Browsing named entities in The Daily Dispatch: April 10, 1862., [Electronic resource].
Found 785 total hits in 382 results.
Confederate Congress.first session. Senate. Wednesday, April 9, 1862. Mr. Barnwell, from the Finance Committee, reported back House bill to authorize the advance of certain sums of money to the State of Missouri, with recommendation favorable to its passage. Mr. Barnwell explained that the bill was an amendment to a law of the Provisional Congress, appropriating one million of dollars to the State of Missouri, for the payment of her State troops for services rendered before they were received into the Confederate States. The State of Missouri had appointed an agent to negotiate the loan from the Confederate States Treasury, upon her bonds, as directed by the State Legislature. These bonds were to be in sums of $500 each, with coupons; but, when the agent came here he had only been able to have about $400,000 worth in sums of $500 each, struck off in New Orleans — consequently he proposed to pay the sum of $400,000 in $500 bonds to the Secretary, and give one large
House of Representatives. Wednesday, April 9, 1862. The House met at 12 o'clock, and was opened with prayer by the Rev. Mr. Pettigrew. Journal of yesterday read. The chair announced the following committee appointments to supply vacancies:--Mr. Baldwin, of Va., on Committee of Ways and Means, in place of Mr. Garnett. Mr. Garnett, on the Military Committee, in place of Mr. Peyor, resigned. Mr. Jones, of Tenn., moved to suspend the rule for calling the States, to go through with the committees. Motion prevailed. Mr. Harris, of Mo., from the Military Committee, reported back the bill for the appointment of drill masters for the Confederate army, and asked the committee to be discharged from the farther consideration of the bill. Mr. Rugsell, of Va., called up the bill reported from the Committee of Ways and Means, relative to the suspension of the collection of the war tax in certain States. Mr. Keiskell, of Tennessee, from the Judiciary Committee, re
From the Federal capital. From a Northern paper of April 2d we copy the following Washington correspondence: Action of the House on the Tax bill. The House spent most of the day to-day in considering the Tax Bill, which is pushed vigorously by the Committee of Ways and Means. Many members have but little relish for this important work, and the House dwindles rapidly below a quorum. A call of the House was made this afternoon, and all sorts of excuses were made by members for absenting themselves. One was called off by his wife, another "by the telegraph," another by important personal business, another "was excessively hungry," &c. Mr. Stevens is obliged to crack the parliamentary whip vigorously over the team to keep them in the traces. Pending the section taxing spirits the following was finally adopted as a substitutes for the section reported by the Committee of Ways and Means: On spirits mixed with other liquors or material, or prepared in any way to be sold a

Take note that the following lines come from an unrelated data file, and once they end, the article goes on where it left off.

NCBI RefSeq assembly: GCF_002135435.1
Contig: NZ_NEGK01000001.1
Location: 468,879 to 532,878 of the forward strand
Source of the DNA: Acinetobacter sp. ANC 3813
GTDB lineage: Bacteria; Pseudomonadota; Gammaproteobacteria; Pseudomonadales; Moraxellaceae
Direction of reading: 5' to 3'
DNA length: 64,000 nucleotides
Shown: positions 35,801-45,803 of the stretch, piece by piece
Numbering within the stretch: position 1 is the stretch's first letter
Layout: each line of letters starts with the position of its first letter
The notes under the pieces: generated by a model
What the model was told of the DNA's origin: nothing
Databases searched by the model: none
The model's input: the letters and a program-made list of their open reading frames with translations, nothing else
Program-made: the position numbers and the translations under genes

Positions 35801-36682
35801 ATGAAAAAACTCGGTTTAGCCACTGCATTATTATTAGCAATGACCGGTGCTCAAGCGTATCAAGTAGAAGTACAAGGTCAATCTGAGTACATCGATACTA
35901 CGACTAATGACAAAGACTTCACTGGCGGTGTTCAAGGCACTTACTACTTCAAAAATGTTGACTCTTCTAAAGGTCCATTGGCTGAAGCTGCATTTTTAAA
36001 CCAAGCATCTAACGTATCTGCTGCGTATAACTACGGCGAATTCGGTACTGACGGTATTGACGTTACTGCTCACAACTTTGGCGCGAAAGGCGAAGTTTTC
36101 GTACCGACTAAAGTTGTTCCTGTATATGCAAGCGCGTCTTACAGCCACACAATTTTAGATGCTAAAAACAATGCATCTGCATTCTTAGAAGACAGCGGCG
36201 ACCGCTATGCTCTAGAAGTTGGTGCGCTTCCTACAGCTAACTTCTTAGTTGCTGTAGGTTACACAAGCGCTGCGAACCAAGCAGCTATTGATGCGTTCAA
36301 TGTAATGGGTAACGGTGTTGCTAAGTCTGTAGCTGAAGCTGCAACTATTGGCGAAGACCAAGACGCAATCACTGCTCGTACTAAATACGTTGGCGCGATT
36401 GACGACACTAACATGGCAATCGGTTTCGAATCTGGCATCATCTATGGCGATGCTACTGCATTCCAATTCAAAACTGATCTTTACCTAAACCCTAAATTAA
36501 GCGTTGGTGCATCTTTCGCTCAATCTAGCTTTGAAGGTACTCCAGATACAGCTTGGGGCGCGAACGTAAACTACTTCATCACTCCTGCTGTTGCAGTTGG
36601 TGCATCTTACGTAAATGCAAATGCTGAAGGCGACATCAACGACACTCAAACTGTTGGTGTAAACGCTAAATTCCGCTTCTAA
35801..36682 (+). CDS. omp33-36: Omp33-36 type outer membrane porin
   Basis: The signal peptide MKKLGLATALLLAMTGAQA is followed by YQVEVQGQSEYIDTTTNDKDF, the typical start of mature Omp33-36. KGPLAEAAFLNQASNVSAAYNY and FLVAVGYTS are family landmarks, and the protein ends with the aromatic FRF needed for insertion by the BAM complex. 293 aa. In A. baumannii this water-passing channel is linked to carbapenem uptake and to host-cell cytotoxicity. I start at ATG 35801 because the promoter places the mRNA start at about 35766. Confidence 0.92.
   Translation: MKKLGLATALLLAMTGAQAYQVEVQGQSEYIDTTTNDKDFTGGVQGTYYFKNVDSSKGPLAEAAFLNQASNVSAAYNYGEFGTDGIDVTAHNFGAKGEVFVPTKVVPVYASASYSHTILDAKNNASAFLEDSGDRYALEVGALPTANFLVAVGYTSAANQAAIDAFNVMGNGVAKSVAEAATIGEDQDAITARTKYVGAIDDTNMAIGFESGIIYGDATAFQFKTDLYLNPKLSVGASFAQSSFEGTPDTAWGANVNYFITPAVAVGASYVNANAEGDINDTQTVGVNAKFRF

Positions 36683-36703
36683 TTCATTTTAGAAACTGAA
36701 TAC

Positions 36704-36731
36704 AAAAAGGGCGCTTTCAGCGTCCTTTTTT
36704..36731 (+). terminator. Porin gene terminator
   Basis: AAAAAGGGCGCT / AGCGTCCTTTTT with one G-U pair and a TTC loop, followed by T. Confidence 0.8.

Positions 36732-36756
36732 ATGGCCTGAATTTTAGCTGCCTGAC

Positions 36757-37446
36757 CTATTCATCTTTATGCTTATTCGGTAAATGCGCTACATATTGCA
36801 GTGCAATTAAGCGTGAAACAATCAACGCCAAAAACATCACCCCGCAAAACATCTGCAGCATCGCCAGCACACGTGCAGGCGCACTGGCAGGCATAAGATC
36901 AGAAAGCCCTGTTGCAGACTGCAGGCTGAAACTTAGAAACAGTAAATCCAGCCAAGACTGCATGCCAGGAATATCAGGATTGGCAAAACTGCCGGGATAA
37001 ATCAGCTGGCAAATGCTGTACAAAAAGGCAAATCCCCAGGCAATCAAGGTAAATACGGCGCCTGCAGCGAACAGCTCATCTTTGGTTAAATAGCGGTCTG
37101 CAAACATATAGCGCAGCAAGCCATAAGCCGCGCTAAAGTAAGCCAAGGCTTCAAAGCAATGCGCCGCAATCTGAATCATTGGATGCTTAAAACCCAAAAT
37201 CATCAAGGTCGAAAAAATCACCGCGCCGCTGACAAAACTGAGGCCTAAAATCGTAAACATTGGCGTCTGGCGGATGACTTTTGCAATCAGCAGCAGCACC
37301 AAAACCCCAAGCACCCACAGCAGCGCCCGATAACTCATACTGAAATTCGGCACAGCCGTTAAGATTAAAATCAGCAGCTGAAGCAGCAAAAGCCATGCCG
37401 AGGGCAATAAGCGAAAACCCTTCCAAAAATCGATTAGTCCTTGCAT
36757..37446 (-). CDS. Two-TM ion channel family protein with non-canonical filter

From the North. Our Northern dates are as late as Thursday, April 3. The news is by no means important, and we therefore make very brief selections: From General Banks column. Woodstock, Va., April 2. --Afternoon.--The rebels, when retreating yesterday, attempted to burn a bridge over the creek near Narrow Passage, but it was extinguished. The magnificent railroad bridge, a hundred feet high, over the same stream, was burnt by Jackson when retreating from General Shields.
ited confidence in the Yankee troops, hold unrestricted intercourse with them.
Gen. Banks is here and Gen. Shields at Strasburg.
A division post-office has been established here, but the mails are irregular at present.
Winchester, April 2.--Fourteen rebel victims of Sunday's battle were seen to-day at a house near Newtown.
Six had died; the remainder were wounded.
They had been deserted by their own physicians, but were cared for by ours.
Subsequently, two rebel soldiers paid a